Menstrual cycle-linked hormone withdrawal is correlated with suicide attempts; the proposed line of research will provide the first experimental evidence regarding the effects of menstrual cycle-linked ovarian hormone withdrawal on perimenstrual (around menses) increases in suicidality. By providing an additional period of mentored research training in the experimental manipulation of ovarian hormones and other key methods, the present proposal builds on the candidate?s previous longitudinal research on the role of ovarian steroid changes in emotional and behavioral symptoms of psychopathology. The methodological skills training and pilot data acquired during the proposed project will leave the candidate poised to compete for larger scale research focused on the combined use of biological and behavioral interventions for chronically suicidal women.

Agency
National Institute of Health (NIH)
Institute
National Institute of Mental Health (NIMH)
Type
Career Transition Award (K99)
Project #
1K99MH109667-01A1
Application #
9243486
Study Section
Special Emphasis Panel (ZMH1-ERB-M (05))
Program Officer
Mclinden, Kristina
Project Start
2016-09-14
Project End
2021-08-31
Budget Start
2016-09-14
Budget End
2017-08-31
Support Year
1
Fiscal Year
2016
Total Cost
$81,962
Indirect Cost
$6,071
Name
University of North Carolina Chapel Hill
Department
Psychiatry
Type
Schools of Medicine
DUNS #
608195277
City
Chapel Hill
State
NC
Country
United States
Zip Code
27599
Eisenlohr-Moul, Tory A; Miller, Adam B; Giletta, Matteo et al. (2018) HPA axis response and psychosocial stress as interactive predictors of suicidal ideation and behavior in adolescent females: a multilevel diathesis-stress framework. Neuropsychopharmacology 43:2564-2571
Dawson, Danyelle N; Eisenlohr-Moul, Tory A; Paulson, Julia L et al. (2018) Emotion-related impulsivity and rumination predict the perimenstrual severity and trajectory of symptoms in women with a menstrually related mood disorder. J Clin Psychol 74:579-593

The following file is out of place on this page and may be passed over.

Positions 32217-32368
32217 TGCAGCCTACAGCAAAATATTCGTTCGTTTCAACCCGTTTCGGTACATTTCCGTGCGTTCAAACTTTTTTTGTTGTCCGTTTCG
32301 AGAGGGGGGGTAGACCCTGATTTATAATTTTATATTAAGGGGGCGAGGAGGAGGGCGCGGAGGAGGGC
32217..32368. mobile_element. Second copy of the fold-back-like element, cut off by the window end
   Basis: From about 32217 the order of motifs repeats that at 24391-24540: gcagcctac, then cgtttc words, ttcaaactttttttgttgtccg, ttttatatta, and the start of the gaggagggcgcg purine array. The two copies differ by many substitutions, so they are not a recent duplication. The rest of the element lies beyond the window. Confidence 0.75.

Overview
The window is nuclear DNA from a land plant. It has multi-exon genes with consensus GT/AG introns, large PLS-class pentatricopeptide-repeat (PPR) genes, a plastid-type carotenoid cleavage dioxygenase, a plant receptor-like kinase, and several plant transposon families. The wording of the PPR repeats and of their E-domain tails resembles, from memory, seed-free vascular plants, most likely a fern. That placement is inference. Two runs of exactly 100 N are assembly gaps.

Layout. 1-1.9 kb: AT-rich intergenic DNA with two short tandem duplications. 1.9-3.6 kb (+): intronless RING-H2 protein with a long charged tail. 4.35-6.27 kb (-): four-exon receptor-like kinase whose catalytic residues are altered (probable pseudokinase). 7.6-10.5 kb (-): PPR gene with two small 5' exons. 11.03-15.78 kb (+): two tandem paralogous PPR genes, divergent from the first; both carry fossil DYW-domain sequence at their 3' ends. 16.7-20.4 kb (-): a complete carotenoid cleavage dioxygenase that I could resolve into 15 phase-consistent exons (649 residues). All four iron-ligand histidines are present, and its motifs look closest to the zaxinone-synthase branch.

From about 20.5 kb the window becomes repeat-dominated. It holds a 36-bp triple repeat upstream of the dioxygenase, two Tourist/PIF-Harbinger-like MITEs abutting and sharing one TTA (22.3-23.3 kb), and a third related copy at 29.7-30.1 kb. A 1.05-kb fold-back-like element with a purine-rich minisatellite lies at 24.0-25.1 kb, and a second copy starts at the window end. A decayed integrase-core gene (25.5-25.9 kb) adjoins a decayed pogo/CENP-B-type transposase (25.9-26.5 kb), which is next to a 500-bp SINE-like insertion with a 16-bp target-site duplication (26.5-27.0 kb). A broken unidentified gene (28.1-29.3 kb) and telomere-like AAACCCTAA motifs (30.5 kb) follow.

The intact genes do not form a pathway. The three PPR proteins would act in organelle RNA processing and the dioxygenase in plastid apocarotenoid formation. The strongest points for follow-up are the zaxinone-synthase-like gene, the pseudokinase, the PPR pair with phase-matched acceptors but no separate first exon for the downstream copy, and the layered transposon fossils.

Walsh, Erin C; Eisenlohr-Moul, Tory A; Pedersen, Cort A et al. (2018) Early Life Abuse Moderates the Effects of Intranasal Oxytocin on Symptoms of Premenstrual Dysphoric Disorder: Preliminary Evidence From a Placebo-Controlled Trial. Front Psychiatry 9:547
Roberts, Bethan; Eisenlohr-Moul, Tory; Martel, Michelle M (2018) Reproductive steroids and ADHD symptoms across the menstrual cycle. Psychoneuroendocrinology 88:105-114
Peters, Jessica R; Eisenlohr-Moul, Tory A; Walsh, Erin C et al. (2018) Exploring the pathophysiology of emotion-based impulsivity: The roles of the sympathetic nervous system and hostile reactivity. Psychiatry Res 267:368-375
Miller, Adam Bryant; Eisenlohr-Moul, Tory; Giletta, Matteo et al. (2017) A within-person approach to risk for suicidal ideation and suicidal behavior: Examining the roles of depression, stress, and abuse exposure. J Consult Clin Psychol 85:712-722
Schmalenberger, K M; Eisenlohr-Moul, T A; Surana, P et al. (2017) Predictors of premenstrual impairment among women undergoing prospective assessment for premenstrual dysphoric disorder: a cycle-level analysis. Psychol Med 47:1585-1596
Walsh, Erin; Carl, Hannah; Eisenlohr-Moul, Tory et al. (2017) Attenuation of Frontostriatal Connectivity During Reward Processing Predicts Response to Psychotherapy in Major Depressive Disorder. Neuropsychopharmacology 42:831-843
Flynn, Sarah McQueary; Eisenlohr-Moul, Tory A; Segerstrom, Suzanne C et al. (2017) High trait shame undermines the protective effects of prevalence knowledge on state shame following HPV/CIN diagnosis in women. J Behav Med 40:814-820
Martel, Michelle M; Eisenlohr-Moul, Tory; Roberts, Bethan (2017) Interactive effects of ovarian steroid hormones on alcohol use and binge drinking across the menstrual cycle. J Abnorm Psychol 126:1104-1113